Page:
I have a double in Java and I want to check if it is NaN. What is the best way to do this?


Use the static Double.isNaN(double) method, or your Double's .isNaN() method.

// 1. static method
if (Double.isNaN(doubleValue)) {
// 2. object's method
if (doubleObject.isNaN()) {

Simply doing:

if (var == Double.NaN) {

is not sufficient due to how the IEEE standard for NaN and floating point numbers is defined.

  • 51
    Another way to do this would be v != v. Only NaN compares false with itself. Don't do that though, isNaN is a million times better. :) – Joren Sep 21 '09 at 20:15
  • 5
    @Joren, better late than never: 'isNaN' is indeed better to use than v != v for readability. But the source code of the isNaN method is exactly the same as saying v != v. Source: static public boolean isNaN(double v) { return (v != v); } – Rolf ツ Dec 10 '14 at 19:50
  • 1
    Double.isNaN should be (true) nice answer – Oliver Shaw Apr 24 '15 at 18:41
  • 1
    @Joren isNaN just check v != v ;) but it looks better – Mr Jedi May 31 '15 at 12:50
  • Using Java 5: value == Double.NaN does not work, but Double.isNaN(value) works just fine. – iMassakre Dec 6 '16 at 18:08

Try Double.isNaN():

Returns true if this Double value is a Not-a-Number (NaN), false otherwise.

Note that [double.isNaN()] will not work, because unboxed doubles do not have methods associated with them.

  • I thought you couldn't call methods on primitive types in Java. It really needs to be Double.isNan() and not double.IsNan(), right? – Joren Sep 21 '09 at 20:41
  • Joren, he's relying on autoboxing (double getting converted to Double by the compiler/runtime); new feature from 1.5 onwards. Little risk going this direction; going from Double to double creates risk of NullPointerExceptions. – M1EK Sep 21 '09 at 21:01
  • I thought autoboxing only worked on using the double as an argument, adding it to a collection, and the like. Try declaring double x and then asking x to isNaN() - gives me a compiler error. – Carl Sep 22 '09 at 2:23
  • Really, I suspect Andrew just missed the shift key typing the first "double". – Carl Sep 22 '09 at 2:25

You might want to consider also checking if a value is finite via Double.isFinite(value). Since Java 8 there is a new method in Double class where you can check at once if a value is not NaN and infinity.

 * Returns {@code true} if the argument is a finite floating-point
 * value; returns {@code false} otherwise (for NaN and infinity
 * arguments).
 * @param d the {@code double} value to be tested
 * @return {@code true} if the argument is a finite
 * floating-point value, {@code false} otherwise.
 * @since 1.8
public static boolean isFinite(double d)

You can check for NaN by using var != var. NaN does not equal NaN.

EDIT: This is probably by far the worst method. It's confusing, terrible for readability, and overall bad practice.

  • 3
    Can someone explain the downvote? I know, this way is very bad, and isNan is better for readability, but it works, right? And the isNan method uses this to check for NaN. – hyper-neutrino Oct 12 '15 at 19:20
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    I'm guessing the downvote was because this way is very bad, and isNaN is better for readability. – Edward Falk Jan 22 '16 at 17:06
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    I didn't downvote you, but I think additional comment would be useful here: if you compare wrappers like Float or Double you end up comparing references this way, not their values, which is definitely is not what you want. – Battle_Slug Mar 3 '16 at 3:30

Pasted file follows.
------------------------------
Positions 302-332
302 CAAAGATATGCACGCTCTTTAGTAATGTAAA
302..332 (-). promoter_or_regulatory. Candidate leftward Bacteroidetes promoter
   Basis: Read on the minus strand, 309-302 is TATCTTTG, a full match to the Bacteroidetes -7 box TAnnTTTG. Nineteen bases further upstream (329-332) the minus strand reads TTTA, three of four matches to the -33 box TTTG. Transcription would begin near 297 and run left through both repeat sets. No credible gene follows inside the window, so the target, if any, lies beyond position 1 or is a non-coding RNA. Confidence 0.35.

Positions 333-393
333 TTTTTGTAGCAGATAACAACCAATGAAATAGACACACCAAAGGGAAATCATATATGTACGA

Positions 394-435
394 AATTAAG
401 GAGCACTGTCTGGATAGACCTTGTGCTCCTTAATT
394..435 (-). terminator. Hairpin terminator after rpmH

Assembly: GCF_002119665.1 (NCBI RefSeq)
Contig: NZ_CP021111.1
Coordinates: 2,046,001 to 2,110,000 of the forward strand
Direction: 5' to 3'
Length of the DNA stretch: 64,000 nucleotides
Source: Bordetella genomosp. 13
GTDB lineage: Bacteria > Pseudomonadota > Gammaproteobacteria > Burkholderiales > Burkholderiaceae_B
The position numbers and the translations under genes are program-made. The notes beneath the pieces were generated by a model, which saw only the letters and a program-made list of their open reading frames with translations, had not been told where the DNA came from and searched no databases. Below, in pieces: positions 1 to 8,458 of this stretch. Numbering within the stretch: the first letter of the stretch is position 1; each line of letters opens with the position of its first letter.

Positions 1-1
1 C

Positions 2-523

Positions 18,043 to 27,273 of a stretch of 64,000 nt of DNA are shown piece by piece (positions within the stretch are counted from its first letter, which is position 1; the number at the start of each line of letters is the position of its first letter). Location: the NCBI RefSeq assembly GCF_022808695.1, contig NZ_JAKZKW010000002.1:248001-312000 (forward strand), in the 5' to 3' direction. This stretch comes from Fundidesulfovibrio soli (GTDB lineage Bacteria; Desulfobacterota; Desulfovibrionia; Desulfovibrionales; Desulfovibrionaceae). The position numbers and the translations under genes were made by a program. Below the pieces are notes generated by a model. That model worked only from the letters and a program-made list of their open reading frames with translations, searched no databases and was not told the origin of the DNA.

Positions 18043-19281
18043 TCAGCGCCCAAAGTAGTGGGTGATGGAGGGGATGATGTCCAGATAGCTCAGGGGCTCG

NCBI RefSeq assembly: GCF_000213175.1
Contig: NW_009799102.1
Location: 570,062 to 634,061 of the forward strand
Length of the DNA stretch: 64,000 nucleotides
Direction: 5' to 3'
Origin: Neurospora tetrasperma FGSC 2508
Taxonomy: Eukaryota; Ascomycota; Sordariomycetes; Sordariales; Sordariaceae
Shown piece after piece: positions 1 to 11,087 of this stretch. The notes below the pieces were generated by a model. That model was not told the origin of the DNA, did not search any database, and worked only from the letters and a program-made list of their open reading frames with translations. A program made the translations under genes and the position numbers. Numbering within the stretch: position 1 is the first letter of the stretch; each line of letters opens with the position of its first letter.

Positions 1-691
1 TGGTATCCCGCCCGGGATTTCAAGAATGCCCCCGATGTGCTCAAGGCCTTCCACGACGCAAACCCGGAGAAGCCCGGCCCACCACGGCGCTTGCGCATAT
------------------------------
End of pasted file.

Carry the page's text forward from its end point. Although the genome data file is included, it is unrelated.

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    @Battle_Slug Thanks for the comment. I do know that this is a very bad idea, but I put it here for completeness. – hyper-neutrino Mar 4 '16 at 2:28
  • isNaN does this under the hood, but how does it work? How does something not equal itself ?? – wilmol Jul 8 '19 at 7:23

Beginners needs practical examples. so try the following code.

public class Not_a_Number {

public static void main(String[] args) {
    // TODO Auto-generated method stub

    String message = "0.0/0.0 is NaN.\nsimilarly Math.sqrt(-1) is NaN.";        
    String dottedLine = "------------------------------------------------";     

    Double numerator = -2.0;
    Double denominator = -2.0;      
    while (denominator <= 1) {
        Double x = numerator/denominator;           
        Double y = new Double (x);
        boolean z = y.isNaN();
        System.out.println("y =  " + y);
        System.out.println("z =  " + z);
        if (z == true){
        else {
            System.out.println("Hi, everyone"); 
        numerator = numerator + 1;
        denominator = denominator +1;
    } // end of while

} // end of main

} // end of class
  • 2
    This example does too much, and it's not clear what you were trying to show. This is just a bunch of fragmented code. – Jared Hooper Sep 7 '15 at 14:56
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    As the OP, who was a beginner when this question was asked back in '09, I can assure you that the accepted answer was far more helpful than this "practical" example would have been. – Eric Wilson Sep 28 '15 at 18:26
  • Thank you @p.g.gajendra babu for posting this example code. – datnt Mar 26 '17 at 12:01

If your value under test is a Double (not a primitive) and might be null (which is obviously not a number too), then you should use the following term:

(value==null || Double.isNaN(value))

Since isNaN() wants a primitive (rather than boxing any primitive double to a Double), passing a null value (which can't be unboxed to a Double) will result in an exception instead of the expected false.


The below code snippet will help evaluate primitive type holding NaN.

double dbl = Double.NaN; Double.valueOf(dbl).isNaN() ? true : false;

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